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THE PHRENZY OF ORRA.
Theobald. Her body is.
Is she well?
Hart. And not her mind? oh, direst wreck of all!
Theo. 'Tis Heaven's infliction; let us call it so;
Eleanora. Nay, do not thus despair; when she beholds us, She'll know her friends, and, by our kindly soothing, Be gradually restored
Let me go to her.
Theo. Nay, forbear, I pray thee;
I will myself with thee, my worthy Hartman,
Go in and lead her forth.
Come back, come back! the fierce and fiery light! Theo. Shrink not, dear love! it is the light of day. Orra. Have cocks crow'd yet?
Theo. Yes; twice I've heard already
Their matin sound. Look up to the blue sky-
Orra. Aye, so it is; day takes his daily turn,
Till glow-worms gleam, and stars peep through the dark,
[Bending her ear to the ground. Hark, hark! aye, hark!
They are all there: I hear their hollow sound
Theo. Be still, poor troubled soul! they'll ne'er return-
Thou shalt from henceforth have a cheerful home,
Elea. My gentle Orra! hast thou then forgot me?
Orra. 'Tis like an old tune to my ear return'd. For there be those who sit in cheerful halls,
And breathe sweet air, and speak with pleasant sounds;
I wot not now how long.
Hughobert. Keen words that rend my heart! thou hadst a home, And one whose faith was pledged for thy protection.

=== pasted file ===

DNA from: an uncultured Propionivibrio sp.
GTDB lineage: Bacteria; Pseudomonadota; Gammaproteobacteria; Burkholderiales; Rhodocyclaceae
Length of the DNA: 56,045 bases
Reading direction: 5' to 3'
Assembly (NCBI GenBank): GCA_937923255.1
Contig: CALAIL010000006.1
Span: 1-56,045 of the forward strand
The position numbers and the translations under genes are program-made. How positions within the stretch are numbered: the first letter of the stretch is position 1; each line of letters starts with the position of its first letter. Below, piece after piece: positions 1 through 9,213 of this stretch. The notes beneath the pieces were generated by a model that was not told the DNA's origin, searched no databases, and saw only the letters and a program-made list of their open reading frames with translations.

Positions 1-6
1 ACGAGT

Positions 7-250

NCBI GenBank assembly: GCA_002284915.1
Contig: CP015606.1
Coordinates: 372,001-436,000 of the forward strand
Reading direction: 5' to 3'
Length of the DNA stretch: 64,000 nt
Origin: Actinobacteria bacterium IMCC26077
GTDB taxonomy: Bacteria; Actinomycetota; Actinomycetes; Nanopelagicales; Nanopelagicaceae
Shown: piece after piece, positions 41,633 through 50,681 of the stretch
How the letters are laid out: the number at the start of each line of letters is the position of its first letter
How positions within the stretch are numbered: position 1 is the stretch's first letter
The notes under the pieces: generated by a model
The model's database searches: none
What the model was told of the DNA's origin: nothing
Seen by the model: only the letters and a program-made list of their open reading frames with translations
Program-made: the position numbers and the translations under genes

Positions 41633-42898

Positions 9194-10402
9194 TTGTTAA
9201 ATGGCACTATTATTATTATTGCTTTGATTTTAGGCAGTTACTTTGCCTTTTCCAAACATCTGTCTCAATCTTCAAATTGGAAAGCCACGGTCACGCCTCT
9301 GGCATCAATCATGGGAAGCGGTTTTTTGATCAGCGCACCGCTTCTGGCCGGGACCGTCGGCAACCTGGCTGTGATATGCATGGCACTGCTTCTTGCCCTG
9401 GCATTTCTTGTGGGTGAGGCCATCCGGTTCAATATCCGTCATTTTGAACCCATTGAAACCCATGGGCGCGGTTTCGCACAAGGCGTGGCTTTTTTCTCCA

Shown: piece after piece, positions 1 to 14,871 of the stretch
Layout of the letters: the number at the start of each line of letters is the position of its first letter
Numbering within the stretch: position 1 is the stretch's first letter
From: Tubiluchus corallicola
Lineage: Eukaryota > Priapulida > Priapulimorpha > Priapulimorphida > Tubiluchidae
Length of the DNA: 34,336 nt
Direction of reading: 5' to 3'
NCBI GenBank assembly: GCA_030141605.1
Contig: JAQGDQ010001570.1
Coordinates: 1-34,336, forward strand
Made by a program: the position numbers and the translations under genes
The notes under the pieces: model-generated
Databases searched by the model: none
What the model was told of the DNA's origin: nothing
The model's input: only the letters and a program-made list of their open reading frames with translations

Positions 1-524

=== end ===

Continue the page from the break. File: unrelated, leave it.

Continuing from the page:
Urston. Be more composed, my Lord; some faint remembrance Returns upon her, with the well-known sound
Of voices once familiar to her ear.
Let Alice sing to her some fav'rite tune,
Orra. Ha, ha! the witch'd air sings for thee bravely.
Why are ye here?-That is the blessed sun.
Oh, grievous state! what terror seizes thee?
Mine eyes have look'd upon all dreadful things;
And when the earth yawns, and the hell-blast sounds,
With stiff, clench'd, terrible strength.
Hugh. A murd'rer is a guiltless wretch to me.
Let me encounter it.
Orra. Take off from me thy strangely-fasten'd eye;
Elea. Alas, the piteous sight! to see her thus,
Theo. Out on thy hateful and ungenerous guile!
[Raising Orra from the ground. No; rise, thou stately flower with rude blasts rent; As honour'd art thou with thy broken stem And leaflets strew'd, as in thy summer's pride. I've seen thee worshipp'd like a regal Dame, With every studied form of mark'd devotion, Whilst I, in distant silence, scarcely proffer'd Ev'n a plain soldier's courtesy; but now,
No liege man to his crownèd mistress sworn,
And he who offers to thy alter'd state
The slightest seeming of diminish'd rev'rence,
Must in my blood-(To Hartman)-O pardon me, my friend! Thou'st wrung my heart.
Hart. Nay, do thou pardon me,-I am to blame:
Thy nobler heart shall not again be wrung.
Theo. O none! none! none! but gentle sympathy, And watchfulness of love.
My noble Orra! Wander where'er thou wilt, thy vagrant steps Shall follow'd be by one, who shall not weary, Nor e'er detach him from his hopeless task; Bound to thee now as fairest, gentlest beauty Could ne'er have bound him.
Alice. See how she gazes on him with a look,
There is a kindness in her changing eye.
How still the morning of the hallow'd day!
The plough-boy's whistle, and the milk-maid's song.